Authorized in 1965, Medicaid is a joint federal-state program that provides the nation’s low-income population with basic health and long-term care coverage. Medicaid is the largest health care program in the United States and covers more than 50 million people. Under Medicaid states receive federal matching funds to provide health care for low-income individuals. Medicaid coverage is critical to the health care of millions of women. More than 16 million women receive their basic health and long-term coverage through Medicaid. In 2003, Medicaid covered one in ten women and one in five low-income women. In 2003, 11.5% of women of reproductive age were covered by Medicaid.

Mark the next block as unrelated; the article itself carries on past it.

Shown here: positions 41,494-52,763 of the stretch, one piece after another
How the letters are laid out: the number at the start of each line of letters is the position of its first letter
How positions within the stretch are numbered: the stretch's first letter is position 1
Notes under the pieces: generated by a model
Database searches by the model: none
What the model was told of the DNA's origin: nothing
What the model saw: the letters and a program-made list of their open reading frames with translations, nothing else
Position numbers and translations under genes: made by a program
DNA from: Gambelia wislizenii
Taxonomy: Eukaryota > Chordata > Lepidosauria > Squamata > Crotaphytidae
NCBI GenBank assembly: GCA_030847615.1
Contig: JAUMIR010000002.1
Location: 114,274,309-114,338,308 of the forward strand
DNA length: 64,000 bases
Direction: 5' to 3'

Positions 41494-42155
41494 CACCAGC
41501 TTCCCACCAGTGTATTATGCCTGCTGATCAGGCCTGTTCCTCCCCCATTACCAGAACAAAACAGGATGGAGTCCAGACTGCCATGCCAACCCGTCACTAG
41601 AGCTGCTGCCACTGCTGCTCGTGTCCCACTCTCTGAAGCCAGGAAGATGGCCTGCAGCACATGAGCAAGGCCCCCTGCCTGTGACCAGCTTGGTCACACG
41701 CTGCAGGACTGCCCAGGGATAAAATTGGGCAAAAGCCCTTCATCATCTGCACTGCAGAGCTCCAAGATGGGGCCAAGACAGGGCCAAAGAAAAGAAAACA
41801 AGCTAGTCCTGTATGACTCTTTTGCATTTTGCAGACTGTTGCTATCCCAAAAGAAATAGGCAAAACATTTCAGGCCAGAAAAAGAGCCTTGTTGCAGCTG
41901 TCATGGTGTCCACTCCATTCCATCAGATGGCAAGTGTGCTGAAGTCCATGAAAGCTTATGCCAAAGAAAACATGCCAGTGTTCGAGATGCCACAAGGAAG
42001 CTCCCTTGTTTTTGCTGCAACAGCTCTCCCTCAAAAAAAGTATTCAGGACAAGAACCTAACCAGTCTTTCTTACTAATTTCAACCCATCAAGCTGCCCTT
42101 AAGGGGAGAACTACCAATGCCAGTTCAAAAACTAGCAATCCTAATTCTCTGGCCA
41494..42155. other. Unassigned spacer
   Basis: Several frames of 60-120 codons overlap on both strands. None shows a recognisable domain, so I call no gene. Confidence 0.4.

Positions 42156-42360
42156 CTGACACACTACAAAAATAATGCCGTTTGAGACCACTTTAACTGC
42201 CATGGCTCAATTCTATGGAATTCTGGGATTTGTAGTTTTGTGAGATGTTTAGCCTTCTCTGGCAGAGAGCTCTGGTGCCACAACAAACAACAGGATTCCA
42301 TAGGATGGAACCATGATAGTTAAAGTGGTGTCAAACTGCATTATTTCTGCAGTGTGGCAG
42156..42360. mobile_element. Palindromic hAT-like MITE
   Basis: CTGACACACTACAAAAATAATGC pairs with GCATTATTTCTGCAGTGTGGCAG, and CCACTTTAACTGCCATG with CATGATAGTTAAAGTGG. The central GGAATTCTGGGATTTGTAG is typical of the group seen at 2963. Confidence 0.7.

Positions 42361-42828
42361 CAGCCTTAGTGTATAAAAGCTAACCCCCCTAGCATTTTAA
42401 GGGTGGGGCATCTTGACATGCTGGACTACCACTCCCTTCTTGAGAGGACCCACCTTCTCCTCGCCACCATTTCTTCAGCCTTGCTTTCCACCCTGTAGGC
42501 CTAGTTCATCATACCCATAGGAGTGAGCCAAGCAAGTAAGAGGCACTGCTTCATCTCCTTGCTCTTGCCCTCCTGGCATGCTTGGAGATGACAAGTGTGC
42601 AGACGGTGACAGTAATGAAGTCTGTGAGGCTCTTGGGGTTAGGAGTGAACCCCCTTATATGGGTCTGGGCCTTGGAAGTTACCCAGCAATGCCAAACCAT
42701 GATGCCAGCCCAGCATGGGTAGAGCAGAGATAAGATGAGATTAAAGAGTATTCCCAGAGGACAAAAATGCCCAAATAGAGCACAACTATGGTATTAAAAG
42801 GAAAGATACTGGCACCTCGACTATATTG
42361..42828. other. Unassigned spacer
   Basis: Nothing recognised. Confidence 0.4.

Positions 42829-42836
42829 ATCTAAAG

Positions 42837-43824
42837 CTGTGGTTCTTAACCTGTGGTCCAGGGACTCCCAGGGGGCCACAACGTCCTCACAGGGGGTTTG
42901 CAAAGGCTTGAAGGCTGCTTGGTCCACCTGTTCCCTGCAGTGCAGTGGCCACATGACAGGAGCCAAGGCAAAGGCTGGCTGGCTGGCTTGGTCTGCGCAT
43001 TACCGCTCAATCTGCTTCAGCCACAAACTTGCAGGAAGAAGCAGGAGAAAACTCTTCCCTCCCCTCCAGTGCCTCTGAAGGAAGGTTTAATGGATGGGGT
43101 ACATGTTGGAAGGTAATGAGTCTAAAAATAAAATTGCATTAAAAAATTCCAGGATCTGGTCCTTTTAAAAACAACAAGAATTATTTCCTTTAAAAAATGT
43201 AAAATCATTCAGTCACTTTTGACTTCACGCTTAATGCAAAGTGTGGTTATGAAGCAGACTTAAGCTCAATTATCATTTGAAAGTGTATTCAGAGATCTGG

Currently, all state Medicaid programs must cover pregnant women who meet the federal income requirements. Many states have elected to cover women with incomes that are higher than the federal requirements. However, this coverage is not without limits, and abortion services are among the provisions that are most stringently regulated.
Medicaid is the largest form of aid to the states from the federal government, comprising 43% of all federal grants. As the national economy has worsened, state tax revenue has lessened and health care costs have continued to rise. This resulted in more people eligible for Medicaid. This has placed pressure on states to control Medicaid costs, typically the second largest budget expenditure. The federal government is also looking at scaling back Medicaid funding and has proposed to reduce Medicaid spending by $35 billion over the next ten years. These cuts will especially impact women.